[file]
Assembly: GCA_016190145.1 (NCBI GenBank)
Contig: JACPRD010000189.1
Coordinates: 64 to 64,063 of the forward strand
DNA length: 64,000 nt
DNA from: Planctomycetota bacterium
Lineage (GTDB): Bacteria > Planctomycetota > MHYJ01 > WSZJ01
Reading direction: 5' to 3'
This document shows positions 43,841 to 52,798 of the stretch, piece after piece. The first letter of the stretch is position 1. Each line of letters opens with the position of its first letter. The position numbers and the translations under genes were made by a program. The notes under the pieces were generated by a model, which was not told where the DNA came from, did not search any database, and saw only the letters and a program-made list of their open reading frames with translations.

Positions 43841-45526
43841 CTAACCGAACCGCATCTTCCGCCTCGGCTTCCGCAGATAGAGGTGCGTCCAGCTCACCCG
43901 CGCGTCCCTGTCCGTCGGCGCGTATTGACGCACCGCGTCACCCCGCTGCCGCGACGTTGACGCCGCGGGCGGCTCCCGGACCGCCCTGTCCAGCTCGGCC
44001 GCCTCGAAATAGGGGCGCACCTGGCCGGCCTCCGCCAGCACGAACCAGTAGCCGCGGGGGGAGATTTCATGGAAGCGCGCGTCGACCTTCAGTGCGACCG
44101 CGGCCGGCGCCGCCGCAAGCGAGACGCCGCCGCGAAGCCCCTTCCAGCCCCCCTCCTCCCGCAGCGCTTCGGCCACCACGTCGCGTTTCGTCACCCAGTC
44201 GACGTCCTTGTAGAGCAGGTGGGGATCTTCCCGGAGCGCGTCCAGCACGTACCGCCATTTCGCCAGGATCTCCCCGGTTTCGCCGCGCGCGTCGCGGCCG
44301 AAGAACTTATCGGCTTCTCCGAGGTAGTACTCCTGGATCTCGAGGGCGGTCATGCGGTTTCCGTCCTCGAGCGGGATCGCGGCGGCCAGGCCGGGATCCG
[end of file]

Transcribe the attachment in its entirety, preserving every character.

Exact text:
Assembly: GCA_016190145.1 (NCBI GenBank)
Contig: JACPRD010000189.1
Coordinates: 64 to 64,063 of the forward strand
DNA length: 64,000 nt
DNA from: Planctomycetota bacterium
Lineage (GTDB): Bacteria > Planctomycetota > MHYJ01 > WSZJ01
Reading direction: 5' to 3'
This document shows positions 43,841 to 52,798 of the stretch, piece after piece. The first letter of the stretch is position 1. Each line of letters opens with the position of its first letter. The position numbers and the translations under genes were made by a program. The notes under the pieces were generated by a model, which was not told where the DNA came from, did not search any database, and saw only the letters and a program-made list of their open reading frames with translations.

Positions 43841-45526
43841 CTAACCGAACCGCATCTTCCGCCTCGGCTTCCGCAGATAGAGGTGCGTCCAGCTCACCCG
43901 CGCGTCCCTGTCCGTCGGCGCGTATTGACGCACCGCGTCACCCCGCTGCCGCGACGTTGACGCCGCGGGCGGCTCCCGGACCGCCCTGTCCAGCTCGGCC
44001 GCCTCGAAATAGGGGCGCACCTGGCCGGCCTCCGCCAGCACGAACCAGTAGCCGCGGGGGGAGATTTCATGGAAGCGCGCGTCGACCTTCAGTGCGACCG
44101 CGGCCGGCGCCGCCGCAAGCGAGACGCCGCCGCGAAGCCCCTTCCAGCCCCCCTCCTCCCGCAGCGCTTCGGCCACCACGTCGCGTTTCGTCACCCAGTC
44201 GACGTCCTTGTAGAGCAGGTGGGGATCTTCCCGGAGCGCGTCCAGCACGTACCGCCATTTCGCCAGGATCTCCCCGGTTTCGCCGCGCGCGTCGCGGCCG
44301 AAGAACTTATCGGCTTCTCCGAGGTAGTACTCCTGGATCTCGAGGGCGGTCATGCGGTTTCCGTCCTCGAGCGGGATCGCGGCGGCCAGGCCGGGATCCG